The first games examined in this book are the standard ones of two-person zero-sum games, first with and then without equilibrium points. A two-person zero-sum game is one where the winnings of one player must match the losses of the other. In other words, the sum total of value held by the two players is a constant. This is followed by an examination of utility theory, which is a determination of the true value of the rewards and punishments. It is here where emotions and personal preference are the strongest. Something as simple as bragging rights can often have more value than large monetary payments. The next chapter deals with two-person non-zero-sum games, where the total value held by the two players is not a constant. The last chapter deals with n-person games, which are difficult to analyze, but are the most interesting because they are closest to life. Success in n-person games almost always requires the formation of a cooperative, in the sense that there is the potential for a coalition that can dominate everyone else.
What I enjoyed the most about this book was the examples and the problems. At the start of the chapters, there is a set of questions that introduce the material, and they are answered at the end of the chapter. In between, the explanations are clear, with a minimum of formulas. I also enjoyed the sections on the various "games" of voting, such as how does a body of legislators decides how to fund projects when each has their pet project that they want to acquire the funding for. It explains some of the labyrinthine features of the congressional process and why it is possible for a deadlock state to develop.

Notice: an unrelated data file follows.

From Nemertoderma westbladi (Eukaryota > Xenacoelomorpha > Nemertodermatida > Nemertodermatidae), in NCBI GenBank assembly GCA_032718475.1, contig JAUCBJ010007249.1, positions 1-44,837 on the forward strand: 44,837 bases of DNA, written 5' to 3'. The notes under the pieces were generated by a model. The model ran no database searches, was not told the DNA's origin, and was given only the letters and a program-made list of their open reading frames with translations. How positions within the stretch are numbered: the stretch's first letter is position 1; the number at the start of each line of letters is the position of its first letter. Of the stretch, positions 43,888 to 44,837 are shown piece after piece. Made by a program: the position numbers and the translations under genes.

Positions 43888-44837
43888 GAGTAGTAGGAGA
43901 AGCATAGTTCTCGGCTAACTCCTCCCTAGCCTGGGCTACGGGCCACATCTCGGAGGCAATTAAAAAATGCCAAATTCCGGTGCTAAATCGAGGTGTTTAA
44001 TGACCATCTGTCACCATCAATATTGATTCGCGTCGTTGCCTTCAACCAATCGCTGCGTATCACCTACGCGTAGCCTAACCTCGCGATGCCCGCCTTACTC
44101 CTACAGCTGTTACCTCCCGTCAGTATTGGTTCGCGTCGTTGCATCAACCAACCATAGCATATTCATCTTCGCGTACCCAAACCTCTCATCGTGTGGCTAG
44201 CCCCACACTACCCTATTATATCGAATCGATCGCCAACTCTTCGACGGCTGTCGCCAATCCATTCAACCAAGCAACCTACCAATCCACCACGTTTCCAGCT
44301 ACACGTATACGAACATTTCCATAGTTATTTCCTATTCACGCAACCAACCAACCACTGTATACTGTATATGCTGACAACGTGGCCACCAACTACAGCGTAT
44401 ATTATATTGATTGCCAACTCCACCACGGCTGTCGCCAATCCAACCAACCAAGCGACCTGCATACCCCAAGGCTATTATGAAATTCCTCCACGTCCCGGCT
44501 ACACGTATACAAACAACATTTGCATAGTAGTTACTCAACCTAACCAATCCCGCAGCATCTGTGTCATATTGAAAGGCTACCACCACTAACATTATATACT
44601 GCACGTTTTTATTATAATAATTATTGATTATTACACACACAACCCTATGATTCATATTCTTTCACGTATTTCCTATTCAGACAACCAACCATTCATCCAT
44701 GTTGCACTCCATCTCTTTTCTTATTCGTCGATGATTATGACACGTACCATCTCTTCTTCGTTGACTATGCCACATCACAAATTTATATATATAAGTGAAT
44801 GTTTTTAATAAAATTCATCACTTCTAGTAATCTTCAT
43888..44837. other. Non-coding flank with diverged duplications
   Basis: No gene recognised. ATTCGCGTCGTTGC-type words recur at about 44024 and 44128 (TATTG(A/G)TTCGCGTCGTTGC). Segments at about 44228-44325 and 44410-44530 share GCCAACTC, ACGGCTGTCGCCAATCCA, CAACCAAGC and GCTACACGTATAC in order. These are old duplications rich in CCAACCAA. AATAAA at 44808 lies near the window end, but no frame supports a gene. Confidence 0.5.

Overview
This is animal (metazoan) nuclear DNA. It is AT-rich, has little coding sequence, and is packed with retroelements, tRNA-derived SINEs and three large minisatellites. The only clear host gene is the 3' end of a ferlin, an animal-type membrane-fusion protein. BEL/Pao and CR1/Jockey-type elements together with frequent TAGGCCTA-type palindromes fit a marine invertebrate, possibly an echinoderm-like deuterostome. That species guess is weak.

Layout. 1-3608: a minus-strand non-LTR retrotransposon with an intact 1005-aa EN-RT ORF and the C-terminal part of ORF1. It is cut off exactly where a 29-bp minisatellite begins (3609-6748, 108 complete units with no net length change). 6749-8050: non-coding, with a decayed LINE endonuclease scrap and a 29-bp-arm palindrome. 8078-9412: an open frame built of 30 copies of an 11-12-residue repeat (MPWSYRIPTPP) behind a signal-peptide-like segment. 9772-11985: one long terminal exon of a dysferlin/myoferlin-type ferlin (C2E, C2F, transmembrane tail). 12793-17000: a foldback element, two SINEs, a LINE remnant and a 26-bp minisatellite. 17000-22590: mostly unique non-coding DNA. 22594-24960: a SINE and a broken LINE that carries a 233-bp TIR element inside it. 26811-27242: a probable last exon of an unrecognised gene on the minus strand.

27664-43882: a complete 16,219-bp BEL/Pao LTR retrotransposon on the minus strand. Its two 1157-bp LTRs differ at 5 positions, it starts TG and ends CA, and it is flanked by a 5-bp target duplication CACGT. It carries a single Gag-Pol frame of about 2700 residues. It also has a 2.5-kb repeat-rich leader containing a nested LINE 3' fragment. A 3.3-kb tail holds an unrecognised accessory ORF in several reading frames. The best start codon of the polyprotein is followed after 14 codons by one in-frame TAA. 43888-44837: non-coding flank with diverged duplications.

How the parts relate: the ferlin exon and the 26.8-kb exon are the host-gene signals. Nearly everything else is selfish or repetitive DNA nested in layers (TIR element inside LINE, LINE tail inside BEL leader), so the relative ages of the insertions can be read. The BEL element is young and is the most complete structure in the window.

This is one of the best general introductions to game theory that I have seen, the worked problems take you through the features of the games in a step-by-step manner that is very easy to understand.

Published in the recreational mathematics e-mail newsletter, reprinted with permission.

3-0 out of 5 stars Recreational Read
There seems to be a whole cottage industry of books on Game Theory. Not many of them are non-technical, and this is probably the shortest of them. So this is a plus to those with no background and who may not go any further. This book suffers from being slightly out of date.

Game Theory is a subfield not of mathematics but of economics. This despite the fact that one of the greatest mathematicians, Von Neumann, had invented this and that at the advanced level it demands a good deal of higher math. This is a reason why John Nash won the Nobel for economics - and not a Fields Medal (for mathematics).

I think it's dangerous to make life-and-death decisions based on Game Theory. First, it's hardly a real science, only the application of mathematics to social questions. Second, you can easily make an error in your calculations.